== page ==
Raising goats a profitable, learning experience

Steven Mejia with one of his many goats.

SAUK CENTRE — All across Minnesota, farmers are learning how to sell directly to a growing immigrant population. In some places the market may be Hmong, while others could include Somali or Latino.

Steven Mejia, along with his father and grandmother, has a unique insight into the ethnic market — because they are the market.

Being part of the market they want to sell to gives them an inside perspective when they direct market goats, cattle, eggs, chickens and even a few vegetables to area Latinos.

The Mejia family owns Mexican grocery stores in Melrose and Long Prairie. Both towns have populations of around 3,000 people, and both towns are between 20 and 25 percent Mexican.

The two stores, known as La Michoacana I and La Michoacana II, have supported the family well for the last five or six years. A few years ago when Juan Carlos, Steven’s father, was looking to purchase a home between the two stores, he settled on 15 acres with some good outbuildings near Sauk Centre. With that purchase, the Mejia family realized a dream of many families — they had a place in the country. Friends now call the place Rancho Mejia.

In addition to the Mejia family, Rancho Mejia is now home to in excess of 400 chickens, 30 head of cattle and 25 to 30 cross-bred goats. There are also two rabbits and a playful German Shepherd.

“We all have our jobs,” said Steven, a Melrose eighth grader. “My grandma takes care of the chickens, my dad takes care of the cattle and my job is the goats. My mom is in charge of the house and my little sister takes care of the rabbits.”

Although Steven is young he’s used to being given responsibility. He often runs the cash register in the grocery store, for instance. So when his father offered him a business opportunity he gladly accepted; and he became a goat farmer.

“The goats are mine,” Steven said. “My dad loaned me the money to buy them.”

The initial purchase was not small. Steven and Juan Carlos purchased an entire herd of 80 goatlings from a farmer who wanted to get rid of the business. The two Mejias are not disclosing the purchase price; they will gladly tell you their selling price, however.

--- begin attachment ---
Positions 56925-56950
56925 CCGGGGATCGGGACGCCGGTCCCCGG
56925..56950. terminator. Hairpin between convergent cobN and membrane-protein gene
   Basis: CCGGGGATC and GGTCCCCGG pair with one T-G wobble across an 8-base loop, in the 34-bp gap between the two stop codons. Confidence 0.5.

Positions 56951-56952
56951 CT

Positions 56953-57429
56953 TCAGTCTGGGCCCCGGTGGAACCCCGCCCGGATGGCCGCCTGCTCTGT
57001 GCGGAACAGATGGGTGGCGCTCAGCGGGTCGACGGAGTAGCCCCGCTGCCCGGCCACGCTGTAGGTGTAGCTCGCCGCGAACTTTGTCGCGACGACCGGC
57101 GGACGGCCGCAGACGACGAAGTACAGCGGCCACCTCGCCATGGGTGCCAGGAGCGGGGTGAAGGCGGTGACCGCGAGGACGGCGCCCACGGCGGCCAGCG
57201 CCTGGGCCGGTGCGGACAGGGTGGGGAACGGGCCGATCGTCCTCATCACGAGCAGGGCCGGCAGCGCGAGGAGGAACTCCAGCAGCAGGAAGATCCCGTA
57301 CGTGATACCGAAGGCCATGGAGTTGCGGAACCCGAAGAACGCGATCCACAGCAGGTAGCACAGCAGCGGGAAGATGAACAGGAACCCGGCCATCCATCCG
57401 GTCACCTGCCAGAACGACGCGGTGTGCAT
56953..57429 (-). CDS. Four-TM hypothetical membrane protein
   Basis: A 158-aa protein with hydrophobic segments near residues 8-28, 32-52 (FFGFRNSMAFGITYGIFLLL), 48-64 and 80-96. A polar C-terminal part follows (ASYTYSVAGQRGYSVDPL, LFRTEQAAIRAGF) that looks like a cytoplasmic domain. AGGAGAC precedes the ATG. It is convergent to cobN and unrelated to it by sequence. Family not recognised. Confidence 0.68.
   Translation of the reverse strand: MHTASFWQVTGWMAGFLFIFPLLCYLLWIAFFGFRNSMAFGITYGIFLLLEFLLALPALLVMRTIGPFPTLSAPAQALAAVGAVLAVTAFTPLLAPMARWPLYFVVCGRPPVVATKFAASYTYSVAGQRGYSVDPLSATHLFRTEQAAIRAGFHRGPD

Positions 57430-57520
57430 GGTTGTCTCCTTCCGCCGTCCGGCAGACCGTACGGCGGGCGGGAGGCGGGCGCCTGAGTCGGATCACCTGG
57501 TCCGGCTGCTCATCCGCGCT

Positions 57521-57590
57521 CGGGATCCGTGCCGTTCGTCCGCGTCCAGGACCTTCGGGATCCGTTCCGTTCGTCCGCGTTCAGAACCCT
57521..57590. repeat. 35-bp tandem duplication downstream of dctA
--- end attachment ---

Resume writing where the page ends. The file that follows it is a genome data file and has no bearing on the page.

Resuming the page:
“We had three different sizes and we sold them for $35, $40 and $45, depending on their size,” Steven said.

In less then a month they sold 70 of the goatlings. It wasn’t hard. They put hand-lettered signs on the doors of their stores. They put an announcement in the local Spanish language paper, and they talked about the goats as customers passed through the stores. Somehow, even four Somali customers found their way to Rancho Mejia to purchase a goat.

“There are only 10 goats left,” Juan Carlos said. “They are the large size. Steven made a profit of $5 per goat.”

The Mejias also have a small herd of bred does that will freshen this winter. There won’t be as many kids as they initially had so they are on the lookout for more goat bargains. Both Steven and his father enjoy going to auctions; perhaps there they will find what they are looking for.

While the family waits to increase its goat herd, they aren’t relaxing. Mexican families enjoy visiting the farm to purchase a steer. They are purchased for wedding receptions, 15th birthday parties for girls and other special occasions. The cattle business is going well enough that Juan Carlos recently increased his herd from 15 to 30 head.

The chicken business is still an unknown. This spring Juan Carlos purchased 300 laying hens and 100 broilers. Since there already were about 30 laying hens, some of which were broody, and a few roosters there, are now a few dozen chicks as well.

“My dad gave all the chickens to my grandma,” Steven said.

“My wife thinks I’m crazy,” Juan Carlos said. “The chickens dug up all of her flowers and the goats ate the apple trees. I guess I need to get better fences.”

Like on most farms there are tensions like that, and there are the expensive, time-consuming gambles that may or may not pay off. When the 300 layers come online in October or November, Juan Carlos and his mother aren’t quite sure where or how they will sell hundreds of brown eggs.

The Mejias take pleasure in the day-to-day work with their animals and, in the end, their ingenuity will likely provide a resolution to their marketing challenge. There are plenty of opportunities to sell to the ethnic market if you understand it well.

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